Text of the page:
9 True or False? True or False?
Women do not sexually abuse children true / false In some cultures child abuse is acceptable true / false Disabled children are less likely to be abused true / false Children will often say they have been abused when they haven’t true / false Children are always safe when in groups true / false Research shows that child abusers come from deprived backgrounds and have been true / false assessed to have below average intelligence Groups of 2 or 3.

10 Domestic Violence Domestic Violence and abuse is the misuse of power and the exercise of control by one person over another within a close relationship. It may involve: physical violence emotional or psychological abuse sexual violence and abuse financial control controlling where you go and who you meet.

11 Possible Signs and Symptoms of Domestic Violence
Can include: Physical injuries Change in behaviour in school Aggression/anger towards parent Over protective of parent Introversion, withdrawal, depression

12 Neglect Persistent failure to meet a child’s basic and/or psychological needs, likely to result in the serious impairment of a child’s health or development. This may involve: a parent or carer failing to provide adequate food, shelter and clothing failing to protect a child from physical harm or danger failure to ensure access to appropriate medical care or treatment unresponsiveness to a child’s basic emotional needs Use this as a definition of neglect, based on that given in the guide ‘Working Together to Safeguard Children’.

13 Possible Signs and Symptoms of Neglect
Can include: Constant hunger Poor personal hygiene Poor state of clothing Frequent lateness or non-attendance at school Untreated injuries/medical problems

14 Physical Abuse Shaking Hitting Throwing Poisoning Burning & scalding
Drowning Suffocating Fabricated & Induced Illness Use this as a definition of physical abuse, based on that given in the guide ‘Working Together to Safeguard Children’.

15 Signs of Physical Abuse
Common Sites for Accidental injury Forehead Crown Bony spinal protuberances Elbows Iliac crest Knees Shins Common Sites for Non-accidental injury Eyes Ears Cheeks Mouth Shoulder Chest Upper Arms Inner arms Stomach Genitals Front thighs Buttocks Back of thighs

16 Possible Signs and Symptoms of Physical Abuse
Can include: Unexplained injuries or burns, particularly if they are recurrent Improbable excuses given to explain injuries Refusal to discuss injuries Untreated injuries Fear of parents being contacted Arms and legs kept covered – even in hot weather Fear of medical help

17 Emotional Abuse It may involve:
Persistent emotional ill-treatment of a child such as to cause severe and persistent adverse effects on his/her emotional development. It may involve: conveying to children they are worthless, unloved or inadequate conveying to children that they are valued only insofar as they meet the needs of another person inappropriate expectations for their age or development causing children to feel frightened or in danger the exploitation or corruption of children Use this as a definition of emotional abuse, based on that given in the guide ‘Working Together to Safeguard Children’. As an example you could suggest that we might all have said things to a child that might not be ideal. This does not necessarily constitute emotional abuse. Draw attention to the words ‘severe’ and ‘persistent’. A further quote which may help to define emotional abuse and its impact is; ‘Some level of emotional abuse is involved in all types of ill-treatment of a child, though it may occur alone...Underlying emotional abuse may be as important, if not more so, than other more visible forms of abuse in terms of its impact on the child. Domestic violence, adult mental health problems and parental substance misuse may be features in families where children are exposed to such abuse.’ pgs 6-7 Working Together to Safeguard Children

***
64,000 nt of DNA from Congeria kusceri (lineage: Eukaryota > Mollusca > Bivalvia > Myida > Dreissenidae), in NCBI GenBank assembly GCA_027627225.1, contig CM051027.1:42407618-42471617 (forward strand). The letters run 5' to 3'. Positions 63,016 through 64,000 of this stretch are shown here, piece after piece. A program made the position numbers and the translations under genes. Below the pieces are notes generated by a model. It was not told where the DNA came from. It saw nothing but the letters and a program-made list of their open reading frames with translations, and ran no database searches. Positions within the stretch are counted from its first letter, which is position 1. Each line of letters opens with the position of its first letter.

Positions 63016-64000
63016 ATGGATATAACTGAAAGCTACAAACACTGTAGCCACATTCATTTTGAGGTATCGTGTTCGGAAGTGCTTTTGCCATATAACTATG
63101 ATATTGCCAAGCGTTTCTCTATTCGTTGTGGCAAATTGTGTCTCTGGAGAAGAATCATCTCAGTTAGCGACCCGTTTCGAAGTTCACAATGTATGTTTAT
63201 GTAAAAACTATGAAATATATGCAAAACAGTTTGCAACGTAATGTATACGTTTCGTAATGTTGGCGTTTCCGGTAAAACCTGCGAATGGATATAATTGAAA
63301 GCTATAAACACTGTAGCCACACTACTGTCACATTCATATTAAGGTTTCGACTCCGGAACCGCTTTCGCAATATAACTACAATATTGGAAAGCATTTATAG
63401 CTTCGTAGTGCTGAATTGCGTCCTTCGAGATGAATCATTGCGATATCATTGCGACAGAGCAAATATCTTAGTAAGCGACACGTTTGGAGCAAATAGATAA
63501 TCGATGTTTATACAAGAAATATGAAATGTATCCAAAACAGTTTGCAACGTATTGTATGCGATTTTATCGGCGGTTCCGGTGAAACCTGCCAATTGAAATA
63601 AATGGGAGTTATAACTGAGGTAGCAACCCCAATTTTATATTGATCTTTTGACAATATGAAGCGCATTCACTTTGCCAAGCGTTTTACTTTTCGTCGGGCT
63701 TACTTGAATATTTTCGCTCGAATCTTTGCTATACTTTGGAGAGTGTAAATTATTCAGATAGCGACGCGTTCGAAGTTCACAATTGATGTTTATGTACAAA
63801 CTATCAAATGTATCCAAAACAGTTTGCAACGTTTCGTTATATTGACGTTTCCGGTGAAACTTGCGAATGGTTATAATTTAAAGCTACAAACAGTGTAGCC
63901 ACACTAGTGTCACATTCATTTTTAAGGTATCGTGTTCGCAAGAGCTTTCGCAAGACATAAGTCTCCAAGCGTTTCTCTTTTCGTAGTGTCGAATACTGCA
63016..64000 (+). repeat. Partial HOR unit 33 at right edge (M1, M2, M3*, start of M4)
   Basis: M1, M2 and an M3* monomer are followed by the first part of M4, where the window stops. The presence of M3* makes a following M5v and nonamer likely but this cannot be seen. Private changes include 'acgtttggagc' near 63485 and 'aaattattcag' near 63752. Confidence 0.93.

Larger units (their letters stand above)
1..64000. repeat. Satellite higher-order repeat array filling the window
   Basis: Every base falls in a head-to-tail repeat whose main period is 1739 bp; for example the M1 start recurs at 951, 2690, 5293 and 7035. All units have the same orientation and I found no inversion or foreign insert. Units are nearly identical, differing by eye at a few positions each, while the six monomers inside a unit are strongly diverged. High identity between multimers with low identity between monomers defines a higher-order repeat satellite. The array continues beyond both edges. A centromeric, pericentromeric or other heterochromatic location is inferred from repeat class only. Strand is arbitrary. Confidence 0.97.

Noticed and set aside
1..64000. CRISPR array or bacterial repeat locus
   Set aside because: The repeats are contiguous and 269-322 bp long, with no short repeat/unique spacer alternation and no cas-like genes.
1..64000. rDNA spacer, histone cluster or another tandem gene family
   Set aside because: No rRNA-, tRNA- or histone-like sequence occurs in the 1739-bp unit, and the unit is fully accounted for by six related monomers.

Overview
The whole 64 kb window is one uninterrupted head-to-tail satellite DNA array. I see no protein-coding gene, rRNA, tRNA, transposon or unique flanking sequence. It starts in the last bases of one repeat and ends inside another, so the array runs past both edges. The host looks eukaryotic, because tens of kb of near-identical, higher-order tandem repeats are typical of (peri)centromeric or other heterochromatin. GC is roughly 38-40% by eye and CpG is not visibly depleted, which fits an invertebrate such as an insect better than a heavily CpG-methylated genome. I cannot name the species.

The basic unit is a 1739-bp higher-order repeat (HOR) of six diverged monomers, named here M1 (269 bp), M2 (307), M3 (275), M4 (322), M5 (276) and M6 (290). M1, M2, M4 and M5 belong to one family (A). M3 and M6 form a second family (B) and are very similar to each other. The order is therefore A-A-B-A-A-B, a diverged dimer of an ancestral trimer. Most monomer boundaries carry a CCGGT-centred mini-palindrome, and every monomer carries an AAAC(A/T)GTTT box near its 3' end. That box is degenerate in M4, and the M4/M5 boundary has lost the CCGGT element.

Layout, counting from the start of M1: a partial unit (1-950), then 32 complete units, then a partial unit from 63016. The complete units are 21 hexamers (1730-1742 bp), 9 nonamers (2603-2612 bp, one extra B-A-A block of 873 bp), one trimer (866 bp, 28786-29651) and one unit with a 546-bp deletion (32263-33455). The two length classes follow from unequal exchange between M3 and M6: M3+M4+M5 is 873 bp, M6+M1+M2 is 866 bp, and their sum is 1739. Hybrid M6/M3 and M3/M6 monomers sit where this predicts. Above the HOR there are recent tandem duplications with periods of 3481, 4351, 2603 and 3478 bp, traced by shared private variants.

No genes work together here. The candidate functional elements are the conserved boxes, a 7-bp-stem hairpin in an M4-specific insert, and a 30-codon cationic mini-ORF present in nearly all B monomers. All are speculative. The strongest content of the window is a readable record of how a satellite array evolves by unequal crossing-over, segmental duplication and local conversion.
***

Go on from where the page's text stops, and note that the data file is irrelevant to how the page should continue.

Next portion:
18 Possible Signs and Symptoms of Emotional Abuse
Can include: Over-reaction to mistakes Sudden speech disorders Neurotic behaviour e.g. rocking, hair-twisting, thumb sucking Self mutilation Extremes of passivity or aggression

19 Sexual Abuse Forcing or enticing a child or young person to take part in sexual activities, whether or NOT the child is aware of what is happening. Activities include:- physical contact, including penetrative and non-penetrative acts involving children looking at or in the production of pornographic material watching sexual activities encouraging children to behave in sexually inappropriate ways Use this as a definition of sexual abuse, based on that given in the guide ‘Working Together to Safeguard Children’. It is important to note here that; ‘All staff should clearly understand the need to maintain appropriate boundaries in their dealings with pupils. Intimate or sexual relationships between staff and pupils will be regarded as a grave breach of trust. Any sexual activity between a member of staff and a pupil under 18 years of age may be a criminal offence.’ Teachernet, Abuse of Trust More information can be obtained from the ‘Sexual Offences Act 2003’.

20 Possible Signs and Symptoms of Sexual Abuse
Can include: Vivid details of sexual activity Compulsive masturbation Sexual drawings Sexualised play with explicit acts Soreness of genitalia or bottom

21 What are the reasons children do not report abuse?
‘it was nobody else’s business’ ‘didn’t think it was serious or wrong’ ‘didn’t want parents to find out’ ‘didn’t want friends to find out’ ‘didn’t want the authorities to find out’ ‘was frightened’ (24%) ‘didn’t think I would be believed’ (13%) ‘threats from abuser’ (7%) ‘it was my fault’ National College for School Leadership